Stack Overflow is a community of 4.7 million programmers, just like you, helping each other.

Join them; it only takes a minute:

Sign up
Join the Stack Overflow community to:
  1. Ask programming questions
  2. Answer and help your peers
  3. Get recognized for your expertise

I am writing a C++ HTTP server. But because developing in C++ is slower as for example in PHP I want to also support FastCGI applications (PHP via FastCGI, Python via FastCGI, etc.). So I want to use something similar to mod_fcgi (for Apache). Does someone know a good C++ FastCGI library (not for applications but for the webserver) ? I use the Poco library to write the webserver.

Another solution could be to use an PHP interpreter directly in my C++ server. Does anybody know some examples for this?

All solutions must have performance in mind.

share|improve this question
Just curious, why are you writing an HTTP server? – dgnorton Aug 3 '11 at 15:09
@dgorton We need a high performance webserver (including a CMS system). Including our own version of analytics etc. But because developing is slower in C++ we want to do some parts in PHP (first, so when can replace them by C++ later). – VDVLeon Aug 3 '11 at 15:22
apache, IIS, nginx, lighthttpd, mongoose, etc. all proved too slow? – dgnorton Aug 4 '11 at 14:41
A own server is faster when using a special virtual host system etc. So yes. But that is not the question... – VDVLeon Aug 5 '11 at 17:19
SCGI it self is very easy to implement. But I didn't know that PHP does not support it :P So I probably need to implement FastCGI when I have time after all. – VDVLeon Aug 12 '11 at 10:26

If you are writing a CMS system in C++, you should checkout CppCMS web framework in C++, its seems to be very fast.

If you are wanting to do it more from scratch and write the HTTP server, boost has some examples on how to setup an HTTP server here.

Now if you want to use CGI which is the slowest option, there is a GNU Cdicc library for handling CGI.

share|improve this answer
I already have a great HTTP server library (HTTPServer from Poco). But thanks anyway. And about GNU Cdicc, it seems this is for creating (Fast)CGI application and not for the webserver who uses this applications. – VDVLeon Aug 3 '11 at 18:04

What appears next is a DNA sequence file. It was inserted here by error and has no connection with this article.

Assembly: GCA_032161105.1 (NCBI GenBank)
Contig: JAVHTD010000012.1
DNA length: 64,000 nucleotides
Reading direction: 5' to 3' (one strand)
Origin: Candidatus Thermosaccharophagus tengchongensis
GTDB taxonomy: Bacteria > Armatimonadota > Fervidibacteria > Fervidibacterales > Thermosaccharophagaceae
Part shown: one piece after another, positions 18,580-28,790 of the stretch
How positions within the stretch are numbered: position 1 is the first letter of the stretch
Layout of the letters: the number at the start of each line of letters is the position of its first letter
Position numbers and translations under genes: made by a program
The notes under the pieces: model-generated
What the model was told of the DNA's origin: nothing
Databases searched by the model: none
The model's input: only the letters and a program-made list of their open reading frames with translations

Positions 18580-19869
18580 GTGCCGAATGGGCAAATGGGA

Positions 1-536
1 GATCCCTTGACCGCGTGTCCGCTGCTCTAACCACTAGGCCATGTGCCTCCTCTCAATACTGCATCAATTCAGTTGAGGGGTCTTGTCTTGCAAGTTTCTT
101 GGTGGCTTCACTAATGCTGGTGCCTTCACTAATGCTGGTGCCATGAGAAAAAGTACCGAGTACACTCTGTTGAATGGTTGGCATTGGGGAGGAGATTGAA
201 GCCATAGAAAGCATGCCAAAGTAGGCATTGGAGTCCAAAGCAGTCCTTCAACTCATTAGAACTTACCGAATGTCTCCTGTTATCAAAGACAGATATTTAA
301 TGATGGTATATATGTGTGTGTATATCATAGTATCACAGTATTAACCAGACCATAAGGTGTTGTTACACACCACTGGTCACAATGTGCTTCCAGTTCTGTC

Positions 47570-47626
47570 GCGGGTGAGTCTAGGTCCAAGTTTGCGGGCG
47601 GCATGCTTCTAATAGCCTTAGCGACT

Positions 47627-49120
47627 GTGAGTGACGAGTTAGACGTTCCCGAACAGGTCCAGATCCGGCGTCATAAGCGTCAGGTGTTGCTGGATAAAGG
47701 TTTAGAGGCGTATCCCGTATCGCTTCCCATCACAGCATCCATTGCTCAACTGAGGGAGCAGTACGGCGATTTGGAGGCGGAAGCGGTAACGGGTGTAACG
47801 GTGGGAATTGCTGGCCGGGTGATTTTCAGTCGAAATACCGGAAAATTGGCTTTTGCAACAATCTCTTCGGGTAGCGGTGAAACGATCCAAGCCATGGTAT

I've been looking at this topic yesterday. As you may know, fastcgi is built over tcp or unix socket waiting for a connection with a specific protocol.

The scheme of a request is the following: A client connects to the webserver, which connects to the fastcgi application. Depending on the implementation (the specs says that the webserver gives a file descriptor connected to the webclient (the accept() sockfd) to the fastcgi applciation. I have not seen such a behaviour with nginx.

How can you experiment?

  1. Install nginx (The configuration is very simple, see documentation)
  2. Compile php (a simple ./configure --enable-fastcgi && make will do. Takes 30 seconds for me)
  3. launch php-cgi on localhost port 9000 (./sapi/cgi/php-cgi -b
  4. tcpdump / wireshark the output
  5. Now stop php, and run a simple tcp server (for instance nc -l 9000)

I found fcgi specification which is very usefull if you want to write your own library. I've not been (yet) able to find C/C++ code for a client to fcgi, but it can easily be found for perl.

share|improve this answer
Thanks. I am looking at SCGI also. Because SCGI is a lot easier to implement as FastCGI. I let you all know what the result is. – VDVLeon Aug 4 '11 at 13:38
up vote 0 down vote accepted

I could not find a FastCGI client, so I wrote it myself. It was a lot of work, but i succeeded :) It is a lot faster then plain old CGI (duh!).

share|improve this answer
it would be nice if you could add a link to the code or copy it here if possible. – user529649 Sep 6 '11 at 4:05
Yes please! FastCGI spec is awful - I mean, protocol is simple, but the spec... – djfm Sep 11 '12 at 6:53

Your Answer


By posting your answer, you agree to the privacy policy and terms of service.

Not the answer you're looking for? Browse other questions tagged or ask your own question.